AViva MZxico! AViva la Independencia!: Celebrations of September 16 by William H. BeezleyAViva MZxico! AViva la Independencia!: Celebrations of September 16 by William H. Beezley

AViva MZxico! AViva la Independencia!: Celebrations of September 16

EditorWilliam H. Beezley, David E. Lorey

Paperback | November 1, 2000

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¡Viva México! ¡Viva la Independencia! Celebrations of September 16 examines the Independence holiday, exploring how this most important public festival in the civic calendar has given Mexicans a rich tradition of national celebration that is part creation myth, part official pomp, and part popular merrymaking. The editors examine how Independence Day festivities have provided a medium for informal education, sketching on the canvas of the public sphere national values, glorifying specific historical events and individuals, and celebrating government plans and achievements. Since 1823, this festival has served as an essential contribution to the conversion of Mexicans to common ideals, as people across the country express their national identity with the cry, '¡Viva México! ¡Viva la Independencia!'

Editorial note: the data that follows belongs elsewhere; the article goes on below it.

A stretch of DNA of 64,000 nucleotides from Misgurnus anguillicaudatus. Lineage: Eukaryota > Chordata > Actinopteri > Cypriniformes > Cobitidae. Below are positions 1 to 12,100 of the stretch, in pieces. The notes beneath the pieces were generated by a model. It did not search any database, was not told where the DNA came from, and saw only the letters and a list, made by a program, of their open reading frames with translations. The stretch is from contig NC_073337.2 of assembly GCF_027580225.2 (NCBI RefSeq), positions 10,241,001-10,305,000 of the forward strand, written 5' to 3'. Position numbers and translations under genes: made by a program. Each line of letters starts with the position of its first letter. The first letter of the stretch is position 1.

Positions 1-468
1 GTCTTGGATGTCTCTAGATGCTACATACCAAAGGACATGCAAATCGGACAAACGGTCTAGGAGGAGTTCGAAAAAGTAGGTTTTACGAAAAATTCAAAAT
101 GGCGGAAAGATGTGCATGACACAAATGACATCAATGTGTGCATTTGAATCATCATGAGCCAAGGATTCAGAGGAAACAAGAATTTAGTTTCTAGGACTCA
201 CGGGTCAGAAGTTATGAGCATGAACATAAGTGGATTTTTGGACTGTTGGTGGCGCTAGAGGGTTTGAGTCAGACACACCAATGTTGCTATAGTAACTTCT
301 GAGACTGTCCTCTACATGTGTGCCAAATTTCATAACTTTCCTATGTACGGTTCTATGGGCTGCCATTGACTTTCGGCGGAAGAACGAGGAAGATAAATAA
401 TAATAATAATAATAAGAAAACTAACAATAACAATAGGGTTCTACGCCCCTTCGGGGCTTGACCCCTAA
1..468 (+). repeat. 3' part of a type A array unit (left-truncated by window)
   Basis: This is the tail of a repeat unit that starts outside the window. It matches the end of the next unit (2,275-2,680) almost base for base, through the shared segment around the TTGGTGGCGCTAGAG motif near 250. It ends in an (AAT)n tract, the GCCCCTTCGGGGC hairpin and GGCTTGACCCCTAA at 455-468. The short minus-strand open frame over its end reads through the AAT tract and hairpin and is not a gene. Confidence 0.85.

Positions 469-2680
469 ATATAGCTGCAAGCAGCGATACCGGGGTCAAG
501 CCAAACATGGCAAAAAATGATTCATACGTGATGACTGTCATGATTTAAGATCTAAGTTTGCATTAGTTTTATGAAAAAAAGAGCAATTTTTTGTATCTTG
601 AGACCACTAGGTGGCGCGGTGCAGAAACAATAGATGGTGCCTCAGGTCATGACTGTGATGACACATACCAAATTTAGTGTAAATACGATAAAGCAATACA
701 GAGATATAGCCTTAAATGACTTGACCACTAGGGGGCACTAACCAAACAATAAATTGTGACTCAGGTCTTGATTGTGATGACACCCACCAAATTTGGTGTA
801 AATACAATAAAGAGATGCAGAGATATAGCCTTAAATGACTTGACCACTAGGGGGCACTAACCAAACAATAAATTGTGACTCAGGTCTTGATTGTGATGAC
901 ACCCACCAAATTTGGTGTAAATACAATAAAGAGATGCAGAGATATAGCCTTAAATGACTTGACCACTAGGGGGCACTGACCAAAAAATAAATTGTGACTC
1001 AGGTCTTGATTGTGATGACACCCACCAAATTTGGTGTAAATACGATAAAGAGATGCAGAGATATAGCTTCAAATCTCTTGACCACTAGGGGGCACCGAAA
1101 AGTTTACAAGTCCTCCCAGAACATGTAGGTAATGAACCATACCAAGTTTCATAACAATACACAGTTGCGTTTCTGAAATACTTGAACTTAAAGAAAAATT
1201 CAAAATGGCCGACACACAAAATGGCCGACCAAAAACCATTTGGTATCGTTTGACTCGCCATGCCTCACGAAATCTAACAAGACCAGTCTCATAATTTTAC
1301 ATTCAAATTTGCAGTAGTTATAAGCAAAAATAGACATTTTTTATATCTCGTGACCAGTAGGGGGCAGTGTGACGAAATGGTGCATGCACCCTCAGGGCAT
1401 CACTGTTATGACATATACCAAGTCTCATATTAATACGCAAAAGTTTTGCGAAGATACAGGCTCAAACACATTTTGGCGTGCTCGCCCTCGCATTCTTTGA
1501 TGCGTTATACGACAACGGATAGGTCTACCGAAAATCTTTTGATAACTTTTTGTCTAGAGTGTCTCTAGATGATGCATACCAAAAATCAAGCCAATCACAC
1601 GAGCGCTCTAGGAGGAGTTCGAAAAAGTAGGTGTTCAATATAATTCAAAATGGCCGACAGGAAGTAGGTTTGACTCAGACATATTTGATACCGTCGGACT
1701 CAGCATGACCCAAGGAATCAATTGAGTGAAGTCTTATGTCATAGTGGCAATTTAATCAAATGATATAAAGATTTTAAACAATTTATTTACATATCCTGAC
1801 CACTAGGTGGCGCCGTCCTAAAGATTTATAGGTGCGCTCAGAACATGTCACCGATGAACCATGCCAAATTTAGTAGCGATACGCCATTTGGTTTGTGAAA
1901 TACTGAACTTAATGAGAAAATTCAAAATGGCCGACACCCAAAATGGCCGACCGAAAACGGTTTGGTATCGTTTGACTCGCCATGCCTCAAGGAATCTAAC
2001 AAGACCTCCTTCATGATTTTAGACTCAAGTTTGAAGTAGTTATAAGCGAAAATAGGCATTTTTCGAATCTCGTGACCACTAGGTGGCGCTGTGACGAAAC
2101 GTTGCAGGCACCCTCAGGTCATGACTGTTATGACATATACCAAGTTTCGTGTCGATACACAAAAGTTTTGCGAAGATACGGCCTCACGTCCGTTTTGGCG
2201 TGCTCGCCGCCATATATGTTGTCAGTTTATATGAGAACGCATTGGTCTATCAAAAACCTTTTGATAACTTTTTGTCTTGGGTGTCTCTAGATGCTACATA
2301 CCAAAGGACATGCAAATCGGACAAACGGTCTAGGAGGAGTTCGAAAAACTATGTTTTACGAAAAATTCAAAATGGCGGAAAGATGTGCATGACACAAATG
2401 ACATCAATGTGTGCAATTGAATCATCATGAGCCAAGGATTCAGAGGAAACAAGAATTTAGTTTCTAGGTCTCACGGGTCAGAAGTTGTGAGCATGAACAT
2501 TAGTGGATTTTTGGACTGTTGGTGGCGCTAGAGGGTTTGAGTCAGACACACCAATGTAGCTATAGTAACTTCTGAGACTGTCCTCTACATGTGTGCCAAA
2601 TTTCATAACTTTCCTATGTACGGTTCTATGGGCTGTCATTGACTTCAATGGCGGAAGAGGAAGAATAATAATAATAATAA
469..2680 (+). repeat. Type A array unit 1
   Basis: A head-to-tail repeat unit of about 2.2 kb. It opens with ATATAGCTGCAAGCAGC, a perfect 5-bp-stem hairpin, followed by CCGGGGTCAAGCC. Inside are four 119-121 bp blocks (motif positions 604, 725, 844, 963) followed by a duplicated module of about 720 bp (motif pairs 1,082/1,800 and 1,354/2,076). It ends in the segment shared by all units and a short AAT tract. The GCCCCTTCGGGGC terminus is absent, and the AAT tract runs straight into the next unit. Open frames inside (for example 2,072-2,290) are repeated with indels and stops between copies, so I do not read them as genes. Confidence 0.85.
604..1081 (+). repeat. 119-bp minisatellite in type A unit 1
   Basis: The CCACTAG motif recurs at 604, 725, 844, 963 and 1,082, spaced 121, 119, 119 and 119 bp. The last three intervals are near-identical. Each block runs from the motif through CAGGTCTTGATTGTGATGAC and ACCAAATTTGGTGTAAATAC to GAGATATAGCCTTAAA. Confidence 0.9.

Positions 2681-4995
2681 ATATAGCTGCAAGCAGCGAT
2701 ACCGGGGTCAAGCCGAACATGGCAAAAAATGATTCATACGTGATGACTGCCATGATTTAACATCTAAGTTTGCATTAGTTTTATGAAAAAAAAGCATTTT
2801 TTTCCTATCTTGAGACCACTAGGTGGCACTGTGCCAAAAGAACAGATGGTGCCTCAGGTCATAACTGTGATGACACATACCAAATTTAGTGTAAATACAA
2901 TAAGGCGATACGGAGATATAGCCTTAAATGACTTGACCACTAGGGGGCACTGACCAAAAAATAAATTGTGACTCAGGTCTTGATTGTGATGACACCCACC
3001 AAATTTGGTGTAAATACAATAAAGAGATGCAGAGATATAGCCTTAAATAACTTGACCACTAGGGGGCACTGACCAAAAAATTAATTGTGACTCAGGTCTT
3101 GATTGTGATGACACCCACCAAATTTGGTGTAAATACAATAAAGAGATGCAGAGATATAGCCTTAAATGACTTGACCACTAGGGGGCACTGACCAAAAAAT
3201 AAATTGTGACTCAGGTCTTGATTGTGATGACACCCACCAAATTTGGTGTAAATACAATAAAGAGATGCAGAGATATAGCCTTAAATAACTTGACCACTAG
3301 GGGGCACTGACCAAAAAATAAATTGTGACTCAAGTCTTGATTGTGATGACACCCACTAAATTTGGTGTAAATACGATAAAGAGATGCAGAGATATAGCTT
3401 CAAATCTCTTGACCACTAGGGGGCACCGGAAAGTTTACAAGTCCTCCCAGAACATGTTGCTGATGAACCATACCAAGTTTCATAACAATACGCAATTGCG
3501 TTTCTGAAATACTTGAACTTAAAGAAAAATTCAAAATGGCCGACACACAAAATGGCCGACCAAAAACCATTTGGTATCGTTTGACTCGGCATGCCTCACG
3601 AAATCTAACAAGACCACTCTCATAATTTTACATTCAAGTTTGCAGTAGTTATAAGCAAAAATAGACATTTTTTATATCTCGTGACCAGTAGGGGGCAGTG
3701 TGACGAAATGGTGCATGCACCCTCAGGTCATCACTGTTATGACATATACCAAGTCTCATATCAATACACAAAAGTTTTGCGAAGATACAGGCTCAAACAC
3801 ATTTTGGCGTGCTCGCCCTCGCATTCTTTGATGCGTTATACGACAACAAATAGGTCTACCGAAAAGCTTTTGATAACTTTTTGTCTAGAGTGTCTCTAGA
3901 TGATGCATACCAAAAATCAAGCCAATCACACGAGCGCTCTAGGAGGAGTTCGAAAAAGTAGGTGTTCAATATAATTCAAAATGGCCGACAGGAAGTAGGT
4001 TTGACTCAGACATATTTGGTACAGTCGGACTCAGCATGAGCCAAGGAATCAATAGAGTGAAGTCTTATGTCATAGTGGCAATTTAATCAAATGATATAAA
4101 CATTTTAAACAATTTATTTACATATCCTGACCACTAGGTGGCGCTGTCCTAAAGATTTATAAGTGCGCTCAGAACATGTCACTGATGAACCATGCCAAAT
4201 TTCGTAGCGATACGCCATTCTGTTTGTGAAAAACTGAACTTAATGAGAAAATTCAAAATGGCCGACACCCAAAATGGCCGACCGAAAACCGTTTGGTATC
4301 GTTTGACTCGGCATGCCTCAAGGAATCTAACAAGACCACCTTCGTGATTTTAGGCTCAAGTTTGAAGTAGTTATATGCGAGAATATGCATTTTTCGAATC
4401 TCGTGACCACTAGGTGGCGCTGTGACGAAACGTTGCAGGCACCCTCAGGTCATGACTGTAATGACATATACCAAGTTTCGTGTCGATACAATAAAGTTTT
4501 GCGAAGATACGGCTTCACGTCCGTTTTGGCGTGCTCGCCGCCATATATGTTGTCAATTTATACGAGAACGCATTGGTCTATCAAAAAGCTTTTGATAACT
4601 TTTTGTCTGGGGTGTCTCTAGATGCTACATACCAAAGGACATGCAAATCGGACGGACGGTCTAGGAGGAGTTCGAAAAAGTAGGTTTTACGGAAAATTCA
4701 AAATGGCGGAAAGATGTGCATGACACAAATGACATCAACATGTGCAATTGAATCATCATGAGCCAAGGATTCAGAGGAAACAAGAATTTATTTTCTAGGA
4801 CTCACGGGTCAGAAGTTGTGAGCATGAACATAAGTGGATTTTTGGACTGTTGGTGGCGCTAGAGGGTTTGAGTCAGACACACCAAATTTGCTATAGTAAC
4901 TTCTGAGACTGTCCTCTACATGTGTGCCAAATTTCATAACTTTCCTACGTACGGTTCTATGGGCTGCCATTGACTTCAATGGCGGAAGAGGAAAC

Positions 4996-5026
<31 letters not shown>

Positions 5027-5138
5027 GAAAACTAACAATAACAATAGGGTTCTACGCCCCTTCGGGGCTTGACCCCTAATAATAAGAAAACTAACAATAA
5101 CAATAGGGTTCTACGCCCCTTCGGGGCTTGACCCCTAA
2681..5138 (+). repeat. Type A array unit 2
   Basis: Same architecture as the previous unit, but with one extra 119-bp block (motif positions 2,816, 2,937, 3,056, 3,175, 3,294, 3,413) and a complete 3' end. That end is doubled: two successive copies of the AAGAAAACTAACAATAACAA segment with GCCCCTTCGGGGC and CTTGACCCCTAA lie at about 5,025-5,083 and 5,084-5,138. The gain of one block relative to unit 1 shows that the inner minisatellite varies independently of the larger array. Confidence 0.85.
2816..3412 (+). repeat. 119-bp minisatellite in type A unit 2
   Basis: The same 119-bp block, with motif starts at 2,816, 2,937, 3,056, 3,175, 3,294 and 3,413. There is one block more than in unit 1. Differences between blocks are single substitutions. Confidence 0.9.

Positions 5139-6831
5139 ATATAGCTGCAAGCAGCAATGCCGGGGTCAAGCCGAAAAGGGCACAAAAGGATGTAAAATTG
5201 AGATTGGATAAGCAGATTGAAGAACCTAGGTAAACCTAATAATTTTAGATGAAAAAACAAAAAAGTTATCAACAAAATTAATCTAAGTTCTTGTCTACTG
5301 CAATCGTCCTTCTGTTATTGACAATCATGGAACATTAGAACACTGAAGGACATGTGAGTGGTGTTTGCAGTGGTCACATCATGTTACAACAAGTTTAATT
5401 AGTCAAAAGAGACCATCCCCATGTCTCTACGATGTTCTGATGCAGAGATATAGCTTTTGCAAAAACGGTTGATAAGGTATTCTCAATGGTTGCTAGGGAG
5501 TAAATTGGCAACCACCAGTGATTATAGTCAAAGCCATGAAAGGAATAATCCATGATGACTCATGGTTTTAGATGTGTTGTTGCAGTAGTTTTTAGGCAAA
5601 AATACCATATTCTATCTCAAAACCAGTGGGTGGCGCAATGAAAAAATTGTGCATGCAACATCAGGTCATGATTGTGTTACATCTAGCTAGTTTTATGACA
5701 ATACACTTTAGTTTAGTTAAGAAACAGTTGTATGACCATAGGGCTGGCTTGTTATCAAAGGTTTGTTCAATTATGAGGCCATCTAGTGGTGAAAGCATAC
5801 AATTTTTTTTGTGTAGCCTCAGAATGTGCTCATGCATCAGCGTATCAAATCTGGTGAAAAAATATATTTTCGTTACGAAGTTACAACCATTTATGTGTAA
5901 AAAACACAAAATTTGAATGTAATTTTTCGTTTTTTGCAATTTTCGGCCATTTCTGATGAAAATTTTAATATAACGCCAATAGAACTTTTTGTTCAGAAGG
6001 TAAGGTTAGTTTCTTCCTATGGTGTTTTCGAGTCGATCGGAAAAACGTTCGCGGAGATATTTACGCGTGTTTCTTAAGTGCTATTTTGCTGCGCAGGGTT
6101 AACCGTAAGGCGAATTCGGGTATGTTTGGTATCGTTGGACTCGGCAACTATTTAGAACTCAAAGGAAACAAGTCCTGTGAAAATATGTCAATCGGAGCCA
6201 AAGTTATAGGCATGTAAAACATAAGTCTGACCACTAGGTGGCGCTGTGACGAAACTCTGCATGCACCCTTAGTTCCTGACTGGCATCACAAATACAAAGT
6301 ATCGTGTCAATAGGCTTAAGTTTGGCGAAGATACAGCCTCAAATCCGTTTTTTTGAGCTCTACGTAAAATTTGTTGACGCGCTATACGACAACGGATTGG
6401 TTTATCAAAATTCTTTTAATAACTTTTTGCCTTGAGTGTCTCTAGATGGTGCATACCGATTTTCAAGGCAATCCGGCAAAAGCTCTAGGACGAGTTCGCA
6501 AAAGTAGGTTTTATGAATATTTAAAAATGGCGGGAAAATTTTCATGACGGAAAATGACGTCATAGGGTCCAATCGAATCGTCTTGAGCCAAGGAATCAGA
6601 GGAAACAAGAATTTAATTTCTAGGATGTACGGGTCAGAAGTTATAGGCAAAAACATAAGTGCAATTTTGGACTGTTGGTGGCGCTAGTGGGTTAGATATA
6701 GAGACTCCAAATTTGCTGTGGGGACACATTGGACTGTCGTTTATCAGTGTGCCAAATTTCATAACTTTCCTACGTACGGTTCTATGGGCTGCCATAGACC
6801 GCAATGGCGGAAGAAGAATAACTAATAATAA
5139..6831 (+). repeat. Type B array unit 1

William H. Beezley is professor of history at the University of Arizona. David E. Lorey is program officer for Latin America at the William and Flora Hewlett Foundation in Menlo Park, California.
Title:AViva MZxico! AViva la Independencia!: Celebrations of September 16Format:PaperbackDimensions:261 pages, 9 × 6.28 × 0.73 inPublished:November 1, 2000Publisher:Rowman & Littlefield PublishersLanguage:English

The following ISBNs are associated with this title:

ISBN - 10:084202915X

ISBN - 13:9780842029155

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Table of Contents

Chapter 1 Introduction: The Functions of Patriotic Ceremony in Mexico Chapter 2 Images of Independence in the Nineteenth Century: The Grito de Dolores, History and Myth Chapter 3 The Junta Patriótica and the Celebration of Independence in Mexico City, 1825-1855 Chapter 4 The First Independence Celebrations in San Luis Potosí, 1824-1847 Chapter 5 San Angel as the Site of National Festivals in the 1860s Chapter 6 Conservatives Contest the Meaning of Independence, 1846-1855 Chapter 7 New Celebrations of Independence: Puebla (1869) and Mexico City (1883) Chapter 8 The Capital Commemorates Independence at the Turn of the Century Chapter 9 1910 Mexico City: Space and Nation in the City of the Centenario Chapter 10 The 1921 Centennial Celebration of Mexico's Independence: State Building and Popular Negotiation Chapter 11 Postrevolutionary Contexts for Independence Day: The "Problem" of Order and the Invention of Revolution Day, 1920s-1940s Chapter 12 Suggested Readings Chapter 13 About the Editors and Contributors Chapter 14 Index

Editorial Reviews

This book is a welcome addition to the study of public commemorations in Latin America.